FTSE 250 office space provider Workspace (LON:WKP) saw its share price increase by 3.67% to 818.50p (as of 12:25 BST) despite reporting a drop in pre-tax profits for the year ended 31st March due to changes in property valuations. Rent rolls climbed by 4.2% with an increase in occupancy offsetting a decline in average rates per square foot. The company said that there had been a significant slow down in enquiries during the COVID period and the majority of existing clients have taken advantage of reduced rent offers for the period.
CEO Graham Clement commented: “As a Company, we felt it was important to support customers where we could and hope that the 50% rent reduction and deferral agreements we have offered to the majority of our customers have gone some way to lessen the burden of this crisis. We have been readying our business centres for the increasing return of customers, putting in place extensive measures to enable social distancing and promote good hygiene. Freehold ownership of our properties means we can quickly adapt them to cater for these new requirements.
“Against this backdrop, the business has delivered a strong trading performance in the year to March 2020, with trading profit up 12% to £81m, driven by a 10% increase in net rental income. We have a strong balance sheet, prudent funding liquidity and substantial headroom on our covenants, which has meant we have not seen the need to take Government financial support. On this basis, the Board is proposing a 10% increase in the final dividend payment, a total dividend payment for the year of 36.16p per share.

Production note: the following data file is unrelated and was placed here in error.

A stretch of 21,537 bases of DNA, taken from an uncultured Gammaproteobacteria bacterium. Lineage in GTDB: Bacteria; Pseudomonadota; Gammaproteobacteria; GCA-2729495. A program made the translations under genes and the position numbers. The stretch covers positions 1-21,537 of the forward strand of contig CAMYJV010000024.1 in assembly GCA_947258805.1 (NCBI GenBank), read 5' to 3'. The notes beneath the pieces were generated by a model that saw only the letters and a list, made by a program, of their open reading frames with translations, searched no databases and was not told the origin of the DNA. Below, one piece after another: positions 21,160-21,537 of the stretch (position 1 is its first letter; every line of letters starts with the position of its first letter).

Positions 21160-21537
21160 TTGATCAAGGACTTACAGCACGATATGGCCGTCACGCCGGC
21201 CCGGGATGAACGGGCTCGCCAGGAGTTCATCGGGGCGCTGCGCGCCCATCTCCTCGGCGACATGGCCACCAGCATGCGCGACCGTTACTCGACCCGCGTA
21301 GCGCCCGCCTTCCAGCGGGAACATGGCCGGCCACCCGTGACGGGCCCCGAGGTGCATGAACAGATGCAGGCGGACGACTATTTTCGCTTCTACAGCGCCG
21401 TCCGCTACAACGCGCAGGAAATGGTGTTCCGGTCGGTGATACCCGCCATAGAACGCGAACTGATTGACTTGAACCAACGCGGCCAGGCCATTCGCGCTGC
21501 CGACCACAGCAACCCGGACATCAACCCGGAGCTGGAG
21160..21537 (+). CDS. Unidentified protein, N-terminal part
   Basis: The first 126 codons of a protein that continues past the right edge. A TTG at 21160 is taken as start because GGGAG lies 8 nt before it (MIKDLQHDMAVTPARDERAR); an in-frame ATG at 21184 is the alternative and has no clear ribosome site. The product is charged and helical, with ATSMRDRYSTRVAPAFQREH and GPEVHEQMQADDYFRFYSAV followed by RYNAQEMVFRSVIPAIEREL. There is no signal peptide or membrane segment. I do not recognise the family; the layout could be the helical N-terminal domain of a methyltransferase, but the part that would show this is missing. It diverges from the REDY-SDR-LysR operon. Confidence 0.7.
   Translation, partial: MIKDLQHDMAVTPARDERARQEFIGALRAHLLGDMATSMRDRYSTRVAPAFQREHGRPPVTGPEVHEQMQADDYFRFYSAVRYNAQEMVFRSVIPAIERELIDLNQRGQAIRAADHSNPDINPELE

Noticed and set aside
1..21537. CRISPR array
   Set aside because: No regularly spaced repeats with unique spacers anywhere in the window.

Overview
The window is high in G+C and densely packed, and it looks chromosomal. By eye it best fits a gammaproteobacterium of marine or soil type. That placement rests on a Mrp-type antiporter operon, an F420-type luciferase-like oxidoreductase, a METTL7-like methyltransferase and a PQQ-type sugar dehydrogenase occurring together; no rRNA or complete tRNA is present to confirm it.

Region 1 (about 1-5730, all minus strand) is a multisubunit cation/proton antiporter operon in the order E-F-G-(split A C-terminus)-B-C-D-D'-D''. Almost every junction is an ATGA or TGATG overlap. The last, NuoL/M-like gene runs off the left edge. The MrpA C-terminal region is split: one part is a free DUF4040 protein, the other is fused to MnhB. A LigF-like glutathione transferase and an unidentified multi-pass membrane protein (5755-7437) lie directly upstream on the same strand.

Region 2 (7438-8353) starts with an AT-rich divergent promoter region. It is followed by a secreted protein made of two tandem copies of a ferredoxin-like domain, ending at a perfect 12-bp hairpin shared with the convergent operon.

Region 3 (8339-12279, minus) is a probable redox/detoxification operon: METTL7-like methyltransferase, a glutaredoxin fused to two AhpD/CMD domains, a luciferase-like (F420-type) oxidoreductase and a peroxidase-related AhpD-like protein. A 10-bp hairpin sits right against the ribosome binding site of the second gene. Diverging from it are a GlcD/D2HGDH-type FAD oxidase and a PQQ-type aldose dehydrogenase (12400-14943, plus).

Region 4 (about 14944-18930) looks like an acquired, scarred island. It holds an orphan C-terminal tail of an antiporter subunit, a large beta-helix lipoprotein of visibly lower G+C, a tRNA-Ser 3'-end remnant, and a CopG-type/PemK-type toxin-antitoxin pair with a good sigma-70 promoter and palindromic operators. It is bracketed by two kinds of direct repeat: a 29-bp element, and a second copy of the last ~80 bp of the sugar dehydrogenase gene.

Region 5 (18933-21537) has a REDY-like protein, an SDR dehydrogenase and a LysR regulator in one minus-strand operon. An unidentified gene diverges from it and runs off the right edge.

“Looking forward, we will undoubtedly see subdued levels of operational performance in the short term with a reduction in rental income. However, we expect that the structural shift in the office market towards flexibility will now accelerate more broadly. We believe that, with our well established flexible offer and the quality of our space and services, Workspace is ideally positioned to benefit as London recovers from the impact of the Covid-19 pandemic“.